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Banana and potato peels offering cheaper, natural fertiliser options for farms

Joakim Kiambi
Joakim Kiambi inspecting banana peels used to make organic fertiliser. PHOTO | COURTESY | NMG 
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Back in 2008, Simon Ntubiri, a farmer in Riiji village, Katheri East in Meru County, grew arrowroots, coffee and passion fruits conventionally; using synthetic fertilisers.

For Mr Ntubiri, as for many other farmers, fertiliser application was the surest way to bumper harvest.

And he was right. But as time went by, Mr Ntubiri’s relentless investment in synthetic fertilisers bore little fruit as the farms became too acidic and crop productivity began plummeting.

Disturbed by the dwindling productivity, the farmer made a decisive move in 2012 to start applying agricultural lime, crop wastes and animal manure to neutralise the acidity and enrich the soil.

About six years ago, his work was further simplified when a local farmers’ self-help group known as Imenti Community Based Organisation (ICOBO) —which specialises in adding value to vegetables and fruits for export —began making organic fertilisers from banana and potato peels.

The farmers’ group, which buys bananas, arrowroots and sweet potatoes from local smallholder farmers in the county realised that rather than dispose of the peels from the commodities, they could process them into something useful.

Once the bananas, arrowroots, and potatoes arrive at the facility for processing, they are washed and peeled. These are then dried using solar energy inside a greenhouse made of polythene bags and wooden poles.

Fresh commodities

The products are then milled into a fine flour before being mixed with lime and other animal wastes, turning them into high quality fertiliser.

The fertilisers are then weighed and packed into 50 kilogramme bags, which cost Sh1, 250 each.

Joakim Kiambi, director ICOBO mills, says their group buys fresh farm commodities such as bananas, potatoes and arrow roots from local farmers before processing and packaging them for sale.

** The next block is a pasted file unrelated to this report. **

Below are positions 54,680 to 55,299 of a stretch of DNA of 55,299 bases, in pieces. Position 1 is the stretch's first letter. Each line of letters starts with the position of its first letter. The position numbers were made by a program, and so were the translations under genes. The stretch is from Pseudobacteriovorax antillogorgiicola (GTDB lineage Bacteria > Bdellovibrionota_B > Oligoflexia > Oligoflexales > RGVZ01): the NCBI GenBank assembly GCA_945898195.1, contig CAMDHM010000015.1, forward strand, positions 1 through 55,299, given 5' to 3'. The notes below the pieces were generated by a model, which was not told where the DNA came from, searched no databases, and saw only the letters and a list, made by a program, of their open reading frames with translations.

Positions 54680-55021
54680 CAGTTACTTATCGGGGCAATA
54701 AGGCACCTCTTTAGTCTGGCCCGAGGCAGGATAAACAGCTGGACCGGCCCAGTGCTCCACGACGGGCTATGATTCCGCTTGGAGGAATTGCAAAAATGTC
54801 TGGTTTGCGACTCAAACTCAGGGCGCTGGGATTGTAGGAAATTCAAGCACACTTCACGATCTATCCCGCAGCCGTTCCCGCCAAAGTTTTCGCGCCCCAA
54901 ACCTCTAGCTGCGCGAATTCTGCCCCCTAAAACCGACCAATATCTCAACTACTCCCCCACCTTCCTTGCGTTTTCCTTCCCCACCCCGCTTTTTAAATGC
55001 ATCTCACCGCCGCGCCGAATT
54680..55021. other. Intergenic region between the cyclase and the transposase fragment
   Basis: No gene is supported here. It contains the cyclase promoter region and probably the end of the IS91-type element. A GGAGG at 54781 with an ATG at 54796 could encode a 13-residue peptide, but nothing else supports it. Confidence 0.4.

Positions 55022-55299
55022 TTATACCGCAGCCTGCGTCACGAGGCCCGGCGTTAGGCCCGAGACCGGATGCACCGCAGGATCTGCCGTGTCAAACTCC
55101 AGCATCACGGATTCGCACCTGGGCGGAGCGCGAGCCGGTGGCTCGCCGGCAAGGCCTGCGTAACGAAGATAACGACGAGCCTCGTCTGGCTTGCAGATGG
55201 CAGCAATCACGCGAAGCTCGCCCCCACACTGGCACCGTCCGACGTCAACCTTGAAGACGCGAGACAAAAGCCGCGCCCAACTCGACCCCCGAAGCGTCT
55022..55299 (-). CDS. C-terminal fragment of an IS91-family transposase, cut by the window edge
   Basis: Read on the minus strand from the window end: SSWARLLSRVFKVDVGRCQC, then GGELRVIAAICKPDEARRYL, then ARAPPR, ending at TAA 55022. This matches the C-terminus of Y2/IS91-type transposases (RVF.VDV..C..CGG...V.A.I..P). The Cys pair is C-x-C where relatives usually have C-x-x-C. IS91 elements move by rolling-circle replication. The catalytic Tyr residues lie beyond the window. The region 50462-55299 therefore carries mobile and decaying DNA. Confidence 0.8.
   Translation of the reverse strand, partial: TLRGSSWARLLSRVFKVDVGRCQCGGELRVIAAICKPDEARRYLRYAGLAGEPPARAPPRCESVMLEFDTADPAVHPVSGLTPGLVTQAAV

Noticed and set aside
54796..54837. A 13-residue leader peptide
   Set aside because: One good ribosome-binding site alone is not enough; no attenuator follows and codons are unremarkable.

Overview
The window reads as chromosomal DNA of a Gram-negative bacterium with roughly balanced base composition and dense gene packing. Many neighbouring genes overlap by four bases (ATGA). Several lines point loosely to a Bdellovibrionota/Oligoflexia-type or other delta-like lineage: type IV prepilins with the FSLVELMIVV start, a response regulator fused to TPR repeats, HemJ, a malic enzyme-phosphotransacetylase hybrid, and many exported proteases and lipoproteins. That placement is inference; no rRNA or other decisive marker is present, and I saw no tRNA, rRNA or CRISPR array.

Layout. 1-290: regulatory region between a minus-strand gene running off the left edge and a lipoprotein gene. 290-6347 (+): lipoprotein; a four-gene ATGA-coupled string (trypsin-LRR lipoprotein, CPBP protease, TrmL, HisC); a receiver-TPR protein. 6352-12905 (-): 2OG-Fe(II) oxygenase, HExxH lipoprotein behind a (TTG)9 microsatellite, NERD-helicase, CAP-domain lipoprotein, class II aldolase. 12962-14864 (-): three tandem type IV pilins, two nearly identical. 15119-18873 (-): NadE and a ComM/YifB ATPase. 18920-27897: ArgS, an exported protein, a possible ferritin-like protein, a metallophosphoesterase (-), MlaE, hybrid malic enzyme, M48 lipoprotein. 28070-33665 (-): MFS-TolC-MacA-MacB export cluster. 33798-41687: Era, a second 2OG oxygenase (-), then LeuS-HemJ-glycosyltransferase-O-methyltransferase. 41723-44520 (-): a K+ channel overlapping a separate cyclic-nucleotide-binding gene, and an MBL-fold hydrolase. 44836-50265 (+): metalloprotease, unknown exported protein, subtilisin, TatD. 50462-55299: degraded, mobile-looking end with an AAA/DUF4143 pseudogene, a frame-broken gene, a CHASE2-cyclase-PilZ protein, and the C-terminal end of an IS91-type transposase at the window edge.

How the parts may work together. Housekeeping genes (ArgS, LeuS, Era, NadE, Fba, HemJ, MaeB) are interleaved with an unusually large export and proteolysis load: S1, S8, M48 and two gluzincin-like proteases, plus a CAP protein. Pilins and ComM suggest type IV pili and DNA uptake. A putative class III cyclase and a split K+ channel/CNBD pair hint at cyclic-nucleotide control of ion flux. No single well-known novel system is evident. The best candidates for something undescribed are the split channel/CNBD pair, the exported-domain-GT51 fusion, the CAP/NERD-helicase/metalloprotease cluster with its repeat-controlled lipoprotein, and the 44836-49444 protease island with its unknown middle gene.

“We used to throw away the waste after peeling the banana and arrowroots. But a research on how to use it led us to making the product that enhances nutrients in the soil,” recalls Mr Kiambi.

On a good day, the group makes up to 15 bags of the fertiliser weighing 50 kilogrammes each. It is also packed into smaller quantities of 30 kilos for farmers who require less quantities.

According to Mr Kiambi, the organic fertiliser is applied after every six months. One acre piece of land needs about 120 kilos.

The farmer also managed to get the government’s approval and licensing to produce organic fertilisers, Mr Kiambi said.

“The product is mainly serving farmers from neighbouring counties including Tharaka Nithi, Nyandarua, Isiolo and Laikipia, but we are flexible on orders. Currently we sell to our members and supply to agrovets in different counties. Our aim is to reach mre counties in a few years,” he added.

Organic fertilisers

The organisation started making organic fertilisers in 2013 but the venture began picking up in 2014 after a United States Agency for International Development (USAID)-led project, Kenya Horticultural Competitiveness Project, donated solar driers and peeling machines to the group.

The machines can peel thousands of bananas and generate lots of peels.

Mr Ntubiri said organic fertiliser made from the wastes are just as effective as any other manure, and has significantly enhanced the fertility of his degraded soil.

“In the past, I used to get only 200 kilos of coffee berries but last season, I harvested 500 kilos, which I sold to Katheri Coffee Co-operative Society at Sh43 per kilo,” said Mr Nturibi who has been growing coffee for over two decades.

While farmers are always encouraged to used fertilisers, experts warn that excessive use of agricultural chemicals such as synthetic fertiliser has been blamed for rising soil acidity, among other concerns.

National soil test result released by the ministry of Agriculture in 2014 indicated that most soils across 164 sub-counties in the country were acidic and lacked the necessary nutrients needed for crop production.

Low nutrients

The results further revealed that 67 per cent of the soils which were sampled had low micro nutrients, while 89 per cent of the soils were low in organic matter.

Following the findings, scientists at the ministry recommended the use of animal or compost manure to enhance organic matter of the soils.

Ferdinand Wafula, an organic farming extension officer at Participatory Ecological Land Use Management (PELUM), says farmers can restore soil fertility using organic fertiliser and compost or animal manure.

“The organic fertiliser helps in reducing soil acidity and is also high in moisture content. The organic matter helps in building soil fertility,” he said.

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